If I was weird, Adrian was an alien from outer space. He was proud of that, though. He transferred into my school during seventh grade, and I clicked with him immediately, despite him becoming an even bigger target of bullying for the kids who already bullied me. We hung out every day, so when we heard Panic! at the Disco was coming to the rodeo, one of our biggest shared interests, I immediately shouted a happy “yes!” when he asked if I wanted him to buy us tickets. 

The concert was loud and colorful. The stadium was filled with queer, emo middle schoolers, both Adrian and I included in that demographic. Screams filled the space as lead singer Brendon Urie stepped on stage, the man immediately breaking into a glass-shattering high note, the satanic imagery on the screens scaring away any well-meaning Southern family who just wanted to bring their kid to the Rodeo’s concert of the day. Adrian and I squeezed each other’s hands as we scream-sung every lyric – a practice customary at any of the concerts I went to by now. A concert simply isn’t good if you aren’t scream-singing every lyric. Our voices were hoarse the next morning, and despite both of our hatred for the middle school, we were still smiling when we walked into it the next day, ready for the torment to come after seeing so many children just like us at the concert the night prior, finally understanding that we weren’t all that different. Kids are just mean.

My first real high school concert was Conan Gray. I went to two of his concerts freshman year, both with my best friend since elementary, Chloe. The concerts were only months apart, and he still wasn’t a big enough artist to need a room that fit more than 500, the way he is now. Back then, he was just a teen doing fairly well on YouTube- he wouldn’t become a TikTok sensation until quarantine, which was yet to happen. Nothing will ever compare to hugging Chloe while Conan sang Comfort Crowd before the song ever released, or screaming Maniac with him, squeezed into a general admission crowd of hundreds. I think I got out a lot of the anger left over in me from being bullied in middle school by singing Greek God as loud as I could. Overall, the concert was fun, rowdy, and in good company.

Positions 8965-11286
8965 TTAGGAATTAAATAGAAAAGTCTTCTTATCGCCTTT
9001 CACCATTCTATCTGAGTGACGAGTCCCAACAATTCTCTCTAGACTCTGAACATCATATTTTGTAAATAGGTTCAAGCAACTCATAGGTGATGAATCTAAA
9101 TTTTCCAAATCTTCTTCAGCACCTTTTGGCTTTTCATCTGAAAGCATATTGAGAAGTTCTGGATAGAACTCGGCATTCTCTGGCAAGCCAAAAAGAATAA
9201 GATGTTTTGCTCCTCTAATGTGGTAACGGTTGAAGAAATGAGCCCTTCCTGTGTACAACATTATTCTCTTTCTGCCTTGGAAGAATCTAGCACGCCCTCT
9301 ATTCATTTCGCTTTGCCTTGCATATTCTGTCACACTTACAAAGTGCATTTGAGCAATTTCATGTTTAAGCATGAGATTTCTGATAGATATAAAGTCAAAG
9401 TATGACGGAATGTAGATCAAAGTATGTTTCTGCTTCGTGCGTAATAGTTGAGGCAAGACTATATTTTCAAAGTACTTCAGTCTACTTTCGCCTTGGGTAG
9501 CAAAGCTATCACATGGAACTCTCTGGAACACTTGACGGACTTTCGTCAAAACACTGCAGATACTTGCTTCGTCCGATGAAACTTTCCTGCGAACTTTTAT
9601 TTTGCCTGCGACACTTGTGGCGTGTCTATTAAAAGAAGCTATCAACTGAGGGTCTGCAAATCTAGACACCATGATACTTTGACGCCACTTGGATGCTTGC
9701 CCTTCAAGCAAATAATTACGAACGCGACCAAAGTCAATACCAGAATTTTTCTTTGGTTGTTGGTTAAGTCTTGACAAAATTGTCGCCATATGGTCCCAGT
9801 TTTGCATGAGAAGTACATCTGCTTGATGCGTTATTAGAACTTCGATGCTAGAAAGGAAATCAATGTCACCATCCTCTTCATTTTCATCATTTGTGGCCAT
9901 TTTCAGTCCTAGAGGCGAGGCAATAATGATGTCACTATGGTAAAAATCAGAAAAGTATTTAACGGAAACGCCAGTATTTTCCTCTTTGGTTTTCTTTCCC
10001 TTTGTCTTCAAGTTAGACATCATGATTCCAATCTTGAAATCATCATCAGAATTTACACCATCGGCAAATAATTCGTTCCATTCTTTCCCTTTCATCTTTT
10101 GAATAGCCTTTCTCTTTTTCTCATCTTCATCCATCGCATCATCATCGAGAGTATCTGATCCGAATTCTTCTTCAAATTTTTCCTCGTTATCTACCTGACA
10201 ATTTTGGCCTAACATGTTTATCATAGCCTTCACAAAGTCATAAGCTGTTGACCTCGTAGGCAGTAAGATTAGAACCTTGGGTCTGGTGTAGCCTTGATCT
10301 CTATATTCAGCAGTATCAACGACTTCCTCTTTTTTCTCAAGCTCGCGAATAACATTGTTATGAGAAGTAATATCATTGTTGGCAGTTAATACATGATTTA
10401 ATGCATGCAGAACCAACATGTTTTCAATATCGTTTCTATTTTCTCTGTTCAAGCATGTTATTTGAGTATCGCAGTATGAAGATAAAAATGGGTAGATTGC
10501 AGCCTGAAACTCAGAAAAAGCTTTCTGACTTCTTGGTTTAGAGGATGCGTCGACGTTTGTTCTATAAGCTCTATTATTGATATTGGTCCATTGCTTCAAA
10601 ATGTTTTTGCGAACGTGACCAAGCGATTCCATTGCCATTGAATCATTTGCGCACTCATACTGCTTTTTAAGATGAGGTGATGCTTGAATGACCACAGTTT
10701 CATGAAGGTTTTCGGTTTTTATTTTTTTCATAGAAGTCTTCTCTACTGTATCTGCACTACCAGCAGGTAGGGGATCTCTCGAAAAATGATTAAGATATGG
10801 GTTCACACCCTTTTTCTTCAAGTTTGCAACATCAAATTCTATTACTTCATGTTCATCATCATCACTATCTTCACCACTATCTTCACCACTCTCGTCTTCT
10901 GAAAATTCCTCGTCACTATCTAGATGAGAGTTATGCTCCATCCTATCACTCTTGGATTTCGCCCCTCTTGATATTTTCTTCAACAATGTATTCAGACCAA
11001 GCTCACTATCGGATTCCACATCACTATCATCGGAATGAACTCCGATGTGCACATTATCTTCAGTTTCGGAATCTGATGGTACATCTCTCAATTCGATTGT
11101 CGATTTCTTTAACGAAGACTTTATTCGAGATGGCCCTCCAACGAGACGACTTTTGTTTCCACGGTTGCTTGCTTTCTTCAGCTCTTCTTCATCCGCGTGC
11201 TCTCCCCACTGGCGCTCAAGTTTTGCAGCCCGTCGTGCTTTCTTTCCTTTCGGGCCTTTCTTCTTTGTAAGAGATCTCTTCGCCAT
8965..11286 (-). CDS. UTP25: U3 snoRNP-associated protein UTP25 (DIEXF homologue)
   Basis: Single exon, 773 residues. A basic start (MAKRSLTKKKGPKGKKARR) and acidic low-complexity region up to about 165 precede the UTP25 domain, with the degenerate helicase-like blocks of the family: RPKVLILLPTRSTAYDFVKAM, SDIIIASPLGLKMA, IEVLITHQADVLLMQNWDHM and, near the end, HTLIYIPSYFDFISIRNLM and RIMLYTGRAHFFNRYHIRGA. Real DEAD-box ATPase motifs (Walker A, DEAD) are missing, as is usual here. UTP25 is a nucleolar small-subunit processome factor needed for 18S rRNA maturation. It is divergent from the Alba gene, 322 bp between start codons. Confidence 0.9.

A couple more concerts passed; Dodie with my friend Nicki, where I got my comfort crewneck, another Rodeo concert or two, but then COVID hit.  No more concerts for anyone, anywhere, save for any crappy country artists proud enough to sing at a Trump rally. Despite this, many new artists found a foothold during quarantine, and many old artists grew from niche stars to global sensations. This was almost entirely due to an app called TikTok, which invited users to make short videos with music playing in the background. Mitski, a Japanese-American indie-rock singer who had been somewhat popular for almost a decade, especially boomed in popularity thanks to the app. Despite having already been somewhat of a fan of her before, due to my aforementioned best friend Chloe’s long-standing obsession with her,  I’m not ashamed to say that the app certainly helped me get into more of her songs. By the end of 2020, Chloe and I’s shared Spotify account had gotten into the top .005% of listeners for the artist. So when Mitski came off a two-year hiatus with a new single, Working for the Knife, and announced that she would begin to tour again, Chloe and I immediately knew we had to go. I sat in English class, reloading her official site again and again, waiting for her ticket pre-sales to open so that I could buy two at the lowest possible price (which I succeeded at). The concert would happen months later, in February 2022, with COVID still swinging in full force, but quarantine having lifted.

Chloe, me, and the majority of the concertgoers wore masks, as was heavily advised by both the outdoor venue, and by two pre-recorded messages by Mitski herself. However fun and exciting it was to be back at a concert after two years, It was cold as hell. My toes and fingers lost feeling before the opening band even left the stage, a fun Japanese girl group of four called CHAI. Almost getting frostbite, though, was entirely worth it to see Mitski sing Drunk Walk Home live. Who needs toes when you can have Mitski. I once again embraced Chloe for an entire song, in order to sway with them throughout Two Slow Dancers. The song would usually be performed as the artist’s fake encore (it is often customary at shows for the artist to leave the stage, and then only perform the final song of the setlist after their fans begin yelling for an encore), but as Mitski stated eloquently while wearing sweatpants and a hoodie, it was “too cold”  to leave stage just to come back, so she began to perform it immediately, no theatrics in between. I almost preferred it that way, though. Hearing Mitski’s high-pitched giggle when she announced that she would not be leaving the stage before singing her encore was one of the highlights of the night, right next to scringing every lyric of Goodbye, my Danish Sweetheart. (I’ve decided to popularize the term scringing, if you didn’t notice. It means scream-singing. I think it sounds funny).

Concerts, without a doubt, are usually some of the most fun and memorable events of any person’s life. There’s nothing quite like yelling the lyrics to an amazing song with your favorite artist less than twenty feet away from you, in a room of hundreds doing the same. Even when they get overwhelming, they still feel special, notable. Not even COVID can ruin one of the essentials of the human experience: joining together with tons of other humans in order to make music. To join together in an unrehearsed, loud display of uniform love and unity.